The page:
Computer coding programs and robotics are just some of the tools intrepid young patrons will be using this summer as school and public librarians nationwide gear up for technology camps.
Not Your Mama’s Library Program: Lanyards give way to coding and power tools in summer tech camps nationwide
This article was published in School Library Journal's March 2014 issue. Subscribe today and save up to 35% off the regular subscription rate.
A new study from PBS KIDS reveals that parents value their children’s learning of social and emotional skills over academic performance in early learning.
Faced with a budget cut that turned their full-time teacher librarians into half-time positions, Adams 12 Five Star Schools District in Thornton, Colorado created a new job position to get media specialists into K-8 classrooms as much as possible.
In Minnesota, Saint Paul Public Schools has agreed to more than double the number of school librarians over the next two years, to 25 positions by the fall of 2015.
The Cleveland Public Library has opened 54 new Early Literacy Stations across its 27 branches in the hope of enticing young learners, ages 2-8, through gamification and other means.
Educators at Discovery Education’s learning summit last month in Maryland talk of how digitization requires strategy and training—not just putting a device into student’s hands.
This past January, the Alliance for Excellent Education published a report showing school librarians in the front lines of the education movement to shepherd digital tools and skills into the hands of students.
Brad Ovenell-Carter, an education innovator at a K-12 school in Vancouver, B.C., is teaching students the value of sketchnotes—illustrated records that distill a lecture, speech, or lesson into a visual synopsis. Others educators are catching on.
Utah’s school libraries are one step closer to getting a $500,000 infusion for new books, materials and electronic resources for the 2014-2015 school year. Even so, advocates are still pushing for funds—and increased awareness of school libraries.
Students, parents, and teachers can now borrow science experiments along with other materials from the Denton (TX) Public Library and run their own chemical and mechanical observations in class—and at home.
Parent and school library volunteer Melissa DeFilippi started a district-wide movement in Swampscott, MA, that’s leading to restored librarians in the middle and high school and a new cataloging system for three elementary schools.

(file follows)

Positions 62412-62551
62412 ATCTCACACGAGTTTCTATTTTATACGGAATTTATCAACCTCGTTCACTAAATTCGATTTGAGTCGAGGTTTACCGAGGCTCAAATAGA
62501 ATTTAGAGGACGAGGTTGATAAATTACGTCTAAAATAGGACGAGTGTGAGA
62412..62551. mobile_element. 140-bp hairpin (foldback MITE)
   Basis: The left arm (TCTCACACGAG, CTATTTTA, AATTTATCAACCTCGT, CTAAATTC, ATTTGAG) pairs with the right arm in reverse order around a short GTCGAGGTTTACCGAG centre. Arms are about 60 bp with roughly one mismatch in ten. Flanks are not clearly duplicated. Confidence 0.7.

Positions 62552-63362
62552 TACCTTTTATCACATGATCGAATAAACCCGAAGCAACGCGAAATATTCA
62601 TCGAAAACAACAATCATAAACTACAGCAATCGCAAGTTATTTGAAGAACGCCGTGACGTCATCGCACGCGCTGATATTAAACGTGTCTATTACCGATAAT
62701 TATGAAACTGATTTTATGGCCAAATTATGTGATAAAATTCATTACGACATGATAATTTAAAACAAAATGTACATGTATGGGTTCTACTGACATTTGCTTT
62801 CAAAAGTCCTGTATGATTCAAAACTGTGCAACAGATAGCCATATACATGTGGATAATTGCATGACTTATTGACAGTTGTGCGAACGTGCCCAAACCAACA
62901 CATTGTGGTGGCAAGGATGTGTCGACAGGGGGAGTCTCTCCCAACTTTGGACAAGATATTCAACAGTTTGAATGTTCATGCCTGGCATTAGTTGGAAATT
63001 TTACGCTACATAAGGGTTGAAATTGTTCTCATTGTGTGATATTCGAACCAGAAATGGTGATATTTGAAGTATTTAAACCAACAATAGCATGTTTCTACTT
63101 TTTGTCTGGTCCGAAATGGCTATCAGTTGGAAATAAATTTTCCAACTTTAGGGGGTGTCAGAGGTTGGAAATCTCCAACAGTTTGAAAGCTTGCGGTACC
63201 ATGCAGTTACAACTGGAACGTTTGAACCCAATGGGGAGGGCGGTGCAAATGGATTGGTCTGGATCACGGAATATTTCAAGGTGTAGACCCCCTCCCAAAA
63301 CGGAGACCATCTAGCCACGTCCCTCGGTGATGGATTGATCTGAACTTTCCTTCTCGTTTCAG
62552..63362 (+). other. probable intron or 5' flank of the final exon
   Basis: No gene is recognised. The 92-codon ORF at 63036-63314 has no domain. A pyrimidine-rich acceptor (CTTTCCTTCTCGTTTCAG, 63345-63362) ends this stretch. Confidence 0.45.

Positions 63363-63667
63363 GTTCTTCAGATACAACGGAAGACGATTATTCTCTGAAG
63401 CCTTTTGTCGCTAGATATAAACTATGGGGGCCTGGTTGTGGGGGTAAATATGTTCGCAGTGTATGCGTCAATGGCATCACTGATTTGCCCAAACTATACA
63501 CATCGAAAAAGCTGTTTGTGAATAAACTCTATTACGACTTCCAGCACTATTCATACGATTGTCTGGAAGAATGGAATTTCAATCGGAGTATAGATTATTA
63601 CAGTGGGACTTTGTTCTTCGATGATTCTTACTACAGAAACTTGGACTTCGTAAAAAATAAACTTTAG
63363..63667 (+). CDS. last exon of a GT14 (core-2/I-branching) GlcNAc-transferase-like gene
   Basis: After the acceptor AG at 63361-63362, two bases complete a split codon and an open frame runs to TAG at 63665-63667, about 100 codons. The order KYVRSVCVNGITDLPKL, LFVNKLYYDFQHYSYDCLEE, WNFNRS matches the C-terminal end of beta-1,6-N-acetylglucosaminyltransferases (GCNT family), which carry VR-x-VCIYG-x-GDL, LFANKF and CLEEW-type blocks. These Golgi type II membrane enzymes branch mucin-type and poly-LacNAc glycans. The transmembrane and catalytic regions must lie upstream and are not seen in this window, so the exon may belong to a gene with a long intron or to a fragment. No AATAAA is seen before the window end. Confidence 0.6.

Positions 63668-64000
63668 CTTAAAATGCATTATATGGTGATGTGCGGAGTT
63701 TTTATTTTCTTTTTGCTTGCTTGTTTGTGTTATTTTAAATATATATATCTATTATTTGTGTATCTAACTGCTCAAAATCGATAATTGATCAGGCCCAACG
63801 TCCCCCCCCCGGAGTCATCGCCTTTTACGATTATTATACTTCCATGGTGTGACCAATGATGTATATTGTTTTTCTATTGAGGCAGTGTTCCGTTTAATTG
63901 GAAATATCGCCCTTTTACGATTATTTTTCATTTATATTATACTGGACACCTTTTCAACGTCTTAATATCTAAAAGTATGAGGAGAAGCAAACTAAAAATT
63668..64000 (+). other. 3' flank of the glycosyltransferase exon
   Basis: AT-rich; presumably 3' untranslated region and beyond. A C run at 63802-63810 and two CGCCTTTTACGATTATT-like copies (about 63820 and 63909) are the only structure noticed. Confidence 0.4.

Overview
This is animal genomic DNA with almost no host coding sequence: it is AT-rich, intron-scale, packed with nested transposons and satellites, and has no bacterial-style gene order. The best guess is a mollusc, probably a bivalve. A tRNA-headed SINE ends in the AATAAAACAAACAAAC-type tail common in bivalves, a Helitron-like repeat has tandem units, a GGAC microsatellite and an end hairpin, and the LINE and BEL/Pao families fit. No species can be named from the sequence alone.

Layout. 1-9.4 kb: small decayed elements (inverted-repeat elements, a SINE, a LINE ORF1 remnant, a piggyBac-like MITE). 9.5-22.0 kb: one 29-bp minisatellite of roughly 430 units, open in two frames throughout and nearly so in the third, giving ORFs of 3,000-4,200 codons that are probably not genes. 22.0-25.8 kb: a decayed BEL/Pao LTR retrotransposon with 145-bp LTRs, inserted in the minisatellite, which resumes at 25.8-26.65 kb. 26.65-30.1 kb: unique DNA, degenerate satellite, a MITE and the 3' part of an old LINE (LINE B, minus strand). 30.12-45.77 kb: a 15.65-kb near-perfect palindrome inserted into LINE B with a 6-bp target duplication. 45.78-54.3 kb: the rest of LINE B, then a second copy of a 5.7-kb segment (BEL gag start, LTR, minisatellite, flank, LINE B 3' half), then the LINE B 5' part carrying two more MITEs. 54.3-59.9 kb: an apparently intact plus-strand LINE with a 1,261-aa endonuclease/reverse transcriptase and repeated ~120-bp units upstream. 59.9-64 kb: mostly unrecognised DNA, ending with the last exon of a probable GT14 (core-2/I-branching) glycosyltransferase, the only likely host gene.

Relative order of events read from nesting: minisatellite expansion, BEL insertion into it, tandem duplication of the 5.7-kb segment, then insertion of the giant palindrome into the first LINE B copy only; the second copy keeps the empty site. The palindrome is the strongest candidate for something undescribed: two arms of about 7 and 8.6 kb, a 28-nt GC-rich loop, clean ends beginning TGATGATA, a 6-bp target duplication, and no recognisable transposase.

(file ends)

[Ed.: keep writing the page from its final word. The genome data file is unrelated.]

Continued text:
Idaho’s betting its younger students will choose school this summer—investing $30,000 to keep six school libraries open during June, July, and August. The Summer Slide Pilot Project aims to entice children to come to school during the summer heat, crack a book, and read.
The results of a pilot study of Missouri’s Mid-Continent Public Library (MCPL) suggest that summer reading programs actually raise student reading levels by their return to school in the fall—particularly among at-risk kids.
New York libraries are facing close to a five percent budget cut with just $81.6 million allocated in Gov. Andrew M. Cuomo’s executive budget—down from the $85.62 million granted to libraries last year.
School library consultant Jennifer Maurer of the Oregon State Library tapped these resources for its public libraries—targeted at critical partners in children’s education: their parents.
While educators grapple with the Common Core State Standards, school librarians are finding aspects to celebrate. To start? Their jobs, and their important role in supporting teachers and students through this transition.
This article was published in School Library Journal's February 2014 issue. Subscribe today and save up to 35% off the regular subscription rate.
Rebecca Forth doesn’t want kids to simply play Minecraft, she wants them to design their own worlds in the virtual building game. They can do just that and learn the necessary coding skills in a program set to launch at the Healdsburg branch of the Sonoma County (CA) Library in March 2014.